First, thanks Milan for posting the Bucknum interview from Road & Track. Interesting read.

Sports Car Graphic mentions Bucknum winning 22 of 23 starts in the 3 liter Healey, the one non-win being a retirement due to a broken fan belt in a non-points race at Pomona.

The April 1962 SCG had a piece on the engine and how they got 250 "real" hp out of a production 3 liter. Chick Vandagriff was the car owner and as HangtownHealey posted, Doane Spencer was the mechanic.


Jim Thurman

#46 Frank S

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Posted 22 January 2003 - 05:10

Paul Newby:

Changing the external appearance from a 100-Six to a 3000 Mk2 (not 2A) would be easy - just replacing badges and grilles.



And the bonnet. There was that ridge down the center. There've been some long and somber discussions in modeling groups about if and how-to remove it in white metal efforts.

#47 Ray Bell

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Posted 23 January 2003 - 07:40

Originally posted by Paul Newby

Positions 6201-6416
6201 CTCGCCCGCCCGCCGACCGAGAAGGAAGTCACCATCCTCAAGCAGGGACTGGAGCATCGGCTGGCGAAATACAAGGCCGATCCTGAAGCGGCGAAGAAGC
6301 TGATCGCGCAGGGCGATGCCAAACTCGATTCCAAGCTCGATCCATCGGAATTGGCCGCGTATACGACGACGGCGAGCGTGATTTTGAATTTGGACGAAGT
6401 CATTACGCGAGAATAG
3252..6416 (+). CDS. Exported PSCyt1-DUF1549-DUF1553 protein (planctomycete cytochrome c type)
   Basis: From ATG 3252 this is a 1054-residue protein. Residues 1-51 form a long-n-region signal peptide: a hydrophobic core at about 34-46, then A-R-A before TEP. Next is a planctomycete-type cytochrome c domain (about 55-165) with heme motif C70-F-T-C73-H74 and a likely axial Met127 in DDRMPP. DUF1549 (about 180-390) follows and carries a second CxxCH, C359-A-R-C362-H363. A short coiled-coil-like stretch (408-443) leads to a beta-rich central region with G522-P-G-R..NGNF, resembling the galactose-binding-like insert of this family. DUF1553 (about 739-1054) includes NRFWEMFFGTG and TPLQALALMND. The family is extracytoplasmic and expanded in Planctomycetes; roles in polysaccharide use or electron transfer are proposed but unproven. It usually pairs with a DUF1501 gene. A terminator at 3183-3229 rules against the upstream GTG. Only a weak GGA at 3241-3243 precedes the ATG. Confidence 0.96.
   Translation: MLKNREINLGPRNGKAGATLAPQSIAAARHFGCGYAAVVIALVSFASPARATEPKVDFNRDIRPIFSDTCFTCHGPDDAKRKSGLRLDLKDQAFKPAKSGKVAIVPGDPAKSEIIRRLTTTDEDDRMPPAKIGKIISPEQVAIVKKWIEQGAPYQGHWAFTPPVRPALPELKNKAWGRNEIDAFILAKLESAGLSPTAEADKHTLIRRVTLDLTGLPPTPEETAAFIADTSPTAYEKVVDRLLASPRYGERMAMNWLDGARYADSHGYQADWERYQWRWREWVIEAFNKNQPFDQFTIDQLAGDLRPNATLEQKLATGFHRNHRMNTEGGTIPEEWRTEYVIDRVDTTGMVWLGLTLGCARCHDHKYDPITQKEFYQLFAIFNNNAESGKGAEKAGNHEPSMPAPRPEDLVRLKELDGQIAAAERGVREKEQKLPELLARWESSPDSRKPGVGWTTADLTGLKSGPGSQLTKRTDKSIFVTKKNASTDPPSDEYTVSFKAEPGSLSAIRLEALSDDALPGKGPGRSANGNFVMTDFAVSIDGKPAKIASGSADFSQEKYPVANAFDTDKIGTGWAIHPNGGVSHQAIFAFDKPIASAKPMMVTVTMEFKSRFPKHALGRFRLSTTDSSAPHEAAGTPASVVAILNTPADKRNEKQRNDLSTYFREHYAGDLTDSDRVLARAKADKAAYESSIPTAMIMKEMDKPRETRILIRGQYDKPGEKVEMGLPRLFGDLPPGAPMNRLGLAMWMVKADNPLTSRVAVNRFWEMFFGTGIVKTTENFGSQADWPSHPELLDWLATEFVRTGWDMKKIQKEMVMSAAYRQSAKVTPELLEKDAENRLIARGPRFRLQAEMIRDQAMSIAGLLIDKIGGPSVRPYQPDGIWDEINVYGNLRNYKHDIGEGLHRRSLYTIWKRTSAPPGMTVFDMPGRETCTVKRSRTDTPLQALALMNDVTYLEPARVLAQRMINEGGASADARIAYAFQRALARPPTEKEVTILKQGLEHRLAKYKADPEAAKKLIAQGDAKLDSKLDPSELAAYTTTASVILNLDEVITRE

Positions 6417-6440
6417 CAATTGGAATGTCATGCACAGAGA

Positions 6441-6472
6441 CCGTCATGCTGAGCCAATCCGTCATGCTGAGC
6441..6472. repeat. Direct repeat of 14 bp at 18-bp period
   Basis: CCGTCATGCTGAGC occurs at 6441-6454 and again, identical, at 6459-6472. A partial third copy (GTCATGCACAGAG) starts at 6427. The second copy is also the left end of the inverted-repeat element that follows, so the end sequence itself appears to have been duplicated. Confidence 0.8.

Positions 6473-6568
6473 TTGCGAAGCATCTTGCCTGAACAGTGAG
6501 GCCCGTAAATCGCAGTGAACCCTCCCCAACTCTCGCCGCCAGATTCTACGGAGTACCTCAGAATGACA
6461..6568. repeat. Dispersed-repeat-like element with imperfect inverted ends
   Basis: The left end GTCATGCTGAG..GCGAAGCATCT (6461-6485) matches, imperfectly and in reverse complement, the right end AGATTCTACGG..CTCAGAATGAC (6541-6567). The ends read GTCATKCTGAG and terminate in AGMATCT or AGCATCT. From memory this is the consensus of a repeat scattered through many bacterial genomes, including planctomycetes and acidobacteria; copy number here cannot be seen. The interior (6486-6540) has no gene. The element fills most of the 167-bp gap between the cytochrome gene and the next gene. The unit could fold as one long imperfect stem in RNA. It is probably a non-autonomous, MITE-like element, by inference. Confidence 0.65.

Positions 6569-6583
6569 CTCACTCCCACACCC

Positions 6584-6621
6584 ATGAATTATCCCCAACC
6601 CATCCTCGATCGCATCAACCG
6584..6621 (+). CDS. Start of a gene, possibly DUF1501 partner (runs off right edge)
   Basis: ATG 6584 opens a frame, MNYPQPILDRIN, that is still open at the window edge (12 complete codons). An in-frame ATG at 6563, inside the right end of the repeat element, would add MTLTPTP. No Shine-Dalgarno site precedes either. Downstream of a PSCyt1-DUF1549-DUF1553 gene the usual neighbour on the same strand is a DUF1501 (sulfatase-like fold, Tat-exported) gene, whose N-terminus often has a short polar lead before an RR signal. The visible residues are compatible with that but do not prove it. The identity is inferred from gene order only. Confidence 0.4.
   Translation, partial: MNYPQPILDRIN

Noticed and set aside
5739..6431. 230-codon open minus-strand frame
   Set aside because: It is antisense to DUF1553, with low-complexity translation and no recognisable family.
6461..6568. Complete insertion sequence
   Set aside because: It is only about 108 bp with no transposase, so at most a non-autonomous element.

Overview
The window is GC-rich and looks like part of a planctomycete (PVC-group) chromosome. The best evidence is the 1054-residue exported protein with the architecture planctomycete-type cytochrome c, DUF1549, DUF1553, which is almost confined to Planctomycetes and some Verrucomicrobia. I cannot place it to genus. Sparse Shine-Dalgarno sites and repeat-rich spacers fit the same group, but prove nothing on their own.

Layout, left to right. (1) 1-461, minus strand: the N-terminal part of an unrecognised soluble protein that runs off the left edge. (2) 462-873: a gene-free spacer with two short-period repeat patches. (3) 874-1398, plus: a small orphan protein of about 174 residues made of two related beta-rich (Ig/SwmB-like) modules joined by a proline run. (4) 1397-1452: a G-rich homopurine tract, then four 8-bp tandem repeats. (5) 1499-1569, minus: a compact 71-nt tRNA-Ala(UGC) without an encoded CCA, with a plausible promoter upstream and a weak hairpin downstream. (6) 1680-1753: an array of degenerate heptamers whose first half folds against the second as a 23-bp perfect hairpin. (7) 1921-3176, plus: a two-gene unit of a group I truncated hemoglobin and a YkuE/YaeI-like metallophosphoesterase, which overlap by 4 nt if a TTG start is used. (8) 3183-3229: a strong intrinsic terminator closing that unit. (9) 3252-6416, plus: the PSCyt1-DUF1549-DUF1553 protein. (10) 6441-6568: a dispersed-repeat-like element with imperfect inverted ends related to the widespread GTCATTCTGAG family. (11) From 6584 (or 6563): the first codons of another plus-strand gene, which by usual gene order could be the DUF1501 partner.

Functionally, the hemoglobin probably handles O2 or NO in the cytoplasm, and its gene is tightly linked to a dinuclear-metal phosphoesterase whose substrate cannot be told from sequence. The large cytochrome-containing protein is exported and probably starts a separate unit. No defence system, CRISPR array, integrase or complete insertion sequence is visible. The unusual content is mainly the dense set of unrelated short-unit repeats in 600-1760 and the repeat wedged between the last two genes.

.....The 100M never had disc brakes, it was essentially an uprated engine with louvred bonnet and strap. The 100S had 4 wheel (Dunlop) disc brakes. The first production Healey with (Girling) disc brakes was the 3000 Mk1. Only the bore was changed from the 2.6 to 2.9. The major gearbox change I think was on the 3000 Mk2A which had the remote selector gearbox (easy to pick with the short gear lever as opposed to the long wand of yore.).....


My apologies, it must be twenty years since I spent the time with the Alan Jones that acquainted me with most of this stuff...

I recall now that the 100Ms frequently had 100S brakes fitted from the options list... that they weren't standard. But they came through Healey's and were fitted to cars sold in Australia.

Apart from the bore, I'm sure the con-rods were also new in the 2.9... the 2.6 had the pinch bolt arrangement for the piston pin, as I recall.

#48 Frank S

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Posted 27 January 2003 - 00:05

Message 27, up there

My memory is that he also drove an ACE Bristol a couple years earlier, dark red one I think, but have nothing to substantiate that.



Third page of entries in a new old program from Riverside, February 1961 lists Bucknum as one driver of the #190 Louis/Louise Wilson-entered AC Bristol - red.

http://home.san.rr.c.../covrir0261.htm

Frank S